“It probably depends on all kinds of specific conditions, other risk factors.”

However, Brauer said, there does not seem to be much of a difference between the smoke and general air pollution when measuring for fine particulate matter, a mixture of tiny pollutants that can penetrate deeply into the respiratory system.

The potential cardiovascular effects of wildfire smoke are less well known compared with other kinds of air pollution, he said, “but based on what we know from air pollution in general, there’s very few organ systems that are not affected.”

The clearest impacts of wildfire smoke exposure are felt by people with pre-existing conditions, such as asthma or chronic obstructive pulmonary disease, and evidence is building that smoke exposure can affect people with heart disease, trigger a heart attack or stroke, and aggravate type two diabetes, Brauer said.

A few studies suggest that pregnant women who are in their last trimester when exposed to smoke are more likely to give birth to a baby of lower weight, he added.

Another study in Montana found the rate of influenza was higher a few months after a bad fire season, he said, suggesting people were less able to fight the illness.

“That’s not maybe a lifelong effect, but it does show that there seems to be something that persists, which is consistent with what we know for air pollution.”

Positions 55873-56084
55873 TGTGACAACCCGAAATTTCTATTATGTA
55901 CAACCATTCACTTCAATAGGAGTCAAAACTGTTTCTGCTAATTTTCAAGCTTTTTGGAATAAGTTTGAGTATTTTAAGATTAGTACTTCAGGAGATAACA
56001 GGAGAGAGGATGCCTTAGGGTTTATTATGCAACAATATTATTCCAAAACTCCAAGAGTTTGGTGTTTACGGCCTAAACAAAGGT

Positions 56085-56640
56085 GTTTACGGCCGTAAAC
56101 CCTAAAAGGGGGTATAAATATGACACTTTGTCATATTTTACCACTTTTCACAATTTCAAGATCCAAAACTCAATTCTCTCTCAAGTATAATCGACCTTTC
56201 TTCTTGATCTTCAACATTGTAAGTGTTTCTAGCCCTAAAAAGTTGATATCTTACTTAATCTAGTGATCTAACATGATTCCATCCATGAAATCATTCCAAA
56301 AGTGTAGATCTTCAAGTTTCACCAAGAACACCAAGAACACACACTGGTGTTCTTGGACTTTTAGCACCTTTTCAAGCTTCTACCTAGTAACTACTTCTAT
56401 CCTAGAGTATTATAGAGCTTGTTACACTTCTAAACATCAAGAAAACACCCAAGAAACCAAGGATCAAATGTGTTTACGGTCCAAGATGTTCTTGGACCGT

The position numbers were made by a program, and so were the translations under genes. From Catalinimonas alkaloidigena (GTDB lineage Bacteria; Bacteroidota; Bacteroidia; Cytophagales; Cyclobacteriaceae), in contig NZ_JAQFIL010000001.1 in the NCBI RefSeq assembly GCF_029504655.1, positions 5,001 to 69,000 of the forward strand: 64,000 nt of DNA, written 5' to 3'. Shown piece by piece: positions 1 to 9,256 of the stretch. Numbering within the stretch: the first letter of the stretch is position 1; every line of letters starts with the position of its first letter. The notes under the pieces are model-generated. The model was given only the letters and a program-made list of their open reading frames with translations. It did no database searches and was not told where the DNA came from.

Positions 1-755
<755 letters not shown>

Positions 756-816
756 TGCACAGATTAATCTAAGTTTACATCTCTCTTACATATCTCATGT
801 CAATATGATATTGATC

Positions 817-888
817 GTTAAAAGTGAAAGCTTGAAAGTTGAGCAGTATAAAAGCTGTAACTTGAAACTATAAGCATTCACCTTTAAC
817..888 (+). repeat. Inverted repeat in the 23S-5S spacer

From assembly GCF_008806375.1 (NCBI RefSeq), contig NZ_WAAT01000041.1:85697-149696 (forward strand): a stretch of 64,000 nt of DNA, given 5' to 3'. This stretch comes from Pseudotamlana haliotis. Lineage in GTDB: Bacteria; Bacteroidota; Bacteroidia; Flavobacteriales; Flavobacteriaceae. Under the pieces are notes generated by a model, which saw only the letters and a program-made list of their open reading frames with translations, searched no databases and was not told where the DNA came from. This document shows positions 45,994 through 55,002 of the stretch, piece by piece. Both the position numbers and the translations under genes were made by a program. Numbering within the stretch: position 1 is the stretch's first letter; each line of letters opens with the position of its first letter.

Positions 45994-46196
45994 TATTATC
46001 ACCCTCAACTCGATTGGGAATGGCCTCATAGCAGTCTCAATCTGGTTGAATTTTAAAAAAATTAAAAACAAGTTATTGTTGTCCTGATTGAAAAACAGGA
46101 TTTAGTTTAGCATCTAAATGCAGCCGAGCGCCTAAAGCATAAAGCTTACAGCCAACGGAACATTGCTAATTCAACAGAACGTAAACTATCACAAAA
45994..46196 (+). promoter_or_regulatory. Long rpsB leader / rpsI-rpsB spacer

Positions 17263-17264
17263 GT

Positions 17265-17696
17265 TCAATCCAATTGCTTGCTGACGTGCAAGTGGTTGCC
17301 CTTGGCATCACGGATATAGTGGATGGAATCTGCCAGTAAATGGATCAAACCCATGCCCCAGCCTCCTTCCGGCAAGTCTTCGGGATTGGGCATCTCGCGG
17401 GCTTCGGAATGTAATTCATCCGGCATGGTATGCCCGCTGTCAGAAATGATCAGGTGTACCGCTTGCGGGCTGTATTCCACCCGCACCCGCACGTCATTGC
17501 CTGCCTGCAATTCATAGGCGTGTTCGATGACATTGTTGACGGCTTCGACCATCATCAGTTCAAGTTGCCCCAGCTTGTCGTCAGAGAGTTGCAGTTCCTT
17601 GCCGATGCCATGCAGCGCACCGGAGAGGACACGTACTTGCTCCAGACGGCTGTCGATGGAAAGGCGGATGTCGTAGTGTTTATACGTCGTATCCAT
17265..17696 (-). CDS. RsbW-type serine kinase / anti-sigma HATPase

Howard has seen firsthand the health impacts of what she called “one of the longest and most severe wildfire smoke exposures in the global literature base.”

As wildfires and smoke swept across the Northwest Territories in the summer of 2014, she said, it was harder and took longer than usual to treat and discharge people who showed up at the emergency department with symptoms of asthma.

Howard later worked on a study that found double the number of people with asthma showed up at the emergency department compared with earlier years.

Worsening wildfire seasons mean public health officials must rethink their existing advice, which tends to focus on sheltering from smoke in the short term, she said.

“Cut and dried advice that used to work for a three-day or a five-day episode, it doesn’t really work when you’re talking about an entire potential season.”

Communities in wildfire-prone areas must plan for clean-air shelters, well-ventilated recreation centres and other infrastructure to protect the most vulnerable, she said, from kids to seniors to outdoor workers and people experiencing homelessness.

Brauer also suggests that people with underlying health conditions install high-efficiency air filters at home and meet with their health-care providers in the spring to ensure they have enough medication to last through a prolonged wildfire season.